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Exodos

(280 words)

Author(s): Zimmermann, Bernhard (Freiburg)
[German version] (ἔξοδος, generally ‘departure’, ‘end’). According to Aristot. Poet. 1452b 21f., the exodos is the part of a tragedy which is not followed by a chorus ( Stasimon) (concluding act). Moving from this broad definition, it probably makes more sense to define the exodos in a narrower sense as the exit of the chorus at the end of a drama (cf. Aristoph. Vesp. 582). The most frequent form in tragedy is the ‘ ecce conclusion’: the deed and the doer are presented in a pathos-laden concluding scene (initially usually indirectly by means of a messenger's report […

Katharsis

(608 words)

Author(s): Zimmermann, Bernhard (Freiburg)
[German version] (ἡ κάθαρσις; hē kátharsis). Katharsis, derived from καθαίρειν ( kathaírein, purge), generally means any type of purgation and elimination of visible (dirt) and invisible uncleanliness (religious defilement: míasma, cf. Hdt. 1,35; Aristot. Poet. 17,1455b 15). In the 2nd half of the 5th cent. BC the term was used as medical term for the removal of harmful substances from the human body or soul (LSJ, s.v. κ. II). The cultic-ritual and medical-psychological meanings have merged in Aristotle's concept of katharsis, which of old has been a matter of scholarly con…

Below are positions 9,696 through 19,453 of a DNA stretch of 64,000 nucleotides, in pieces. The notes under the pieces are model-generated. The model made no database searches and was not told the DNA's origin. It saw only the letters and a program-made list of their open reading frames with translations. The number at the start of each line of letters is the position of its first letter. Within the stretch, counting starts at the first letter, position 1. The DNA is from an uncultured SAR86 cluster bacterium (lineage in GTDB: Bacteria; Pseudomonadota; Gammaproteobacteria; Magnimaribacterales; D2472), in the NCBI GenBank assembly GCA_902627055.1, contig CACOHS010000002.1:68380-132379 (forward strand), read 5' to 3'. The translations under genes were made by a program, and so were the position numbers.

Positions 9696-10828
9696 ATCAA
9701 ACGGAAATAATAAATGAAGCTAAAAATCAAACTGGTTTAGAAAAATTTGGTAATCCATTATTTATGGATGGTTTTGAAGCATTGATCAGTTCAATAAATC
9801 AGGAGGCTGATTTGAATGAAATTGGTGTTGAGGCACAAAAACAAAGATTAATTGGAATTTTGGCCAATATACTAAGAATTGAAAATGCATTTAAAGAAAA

Mesatus

(23 words)

Author(s): Zimmermann, Bernhard (Freiburg)
[German version] Greek tragedian, who enjoyed success at the Dionysia several times after 468 BC (TrGF I 11). Zimmermann, Bernhard (Freiburg)

Morychus

(32 words)

Author(s): Zimmermann, Bernhard (Freiburg)
[German version] Tragedian from the closing years of the 5th cent. BC; according to the scholia on Aristophanes he was known for his gluttony (TrGF I 30 T 1-3). Zimmermann, Bernhard (Freiburg)

Polychares

(21 words)

Author(s): Zimmermann, Bernhard (Freiburg)
[German version] (Πολυχάρης/ Polychárēs). Early 4th cent. BC poet, uncertain whether of tragedy or dithyramb (DID B 6). Zimmermann, Bernhard (Freiburg)

Polites

(156 words)

Author(s): Zimmermann, Bernhard (Freiburg)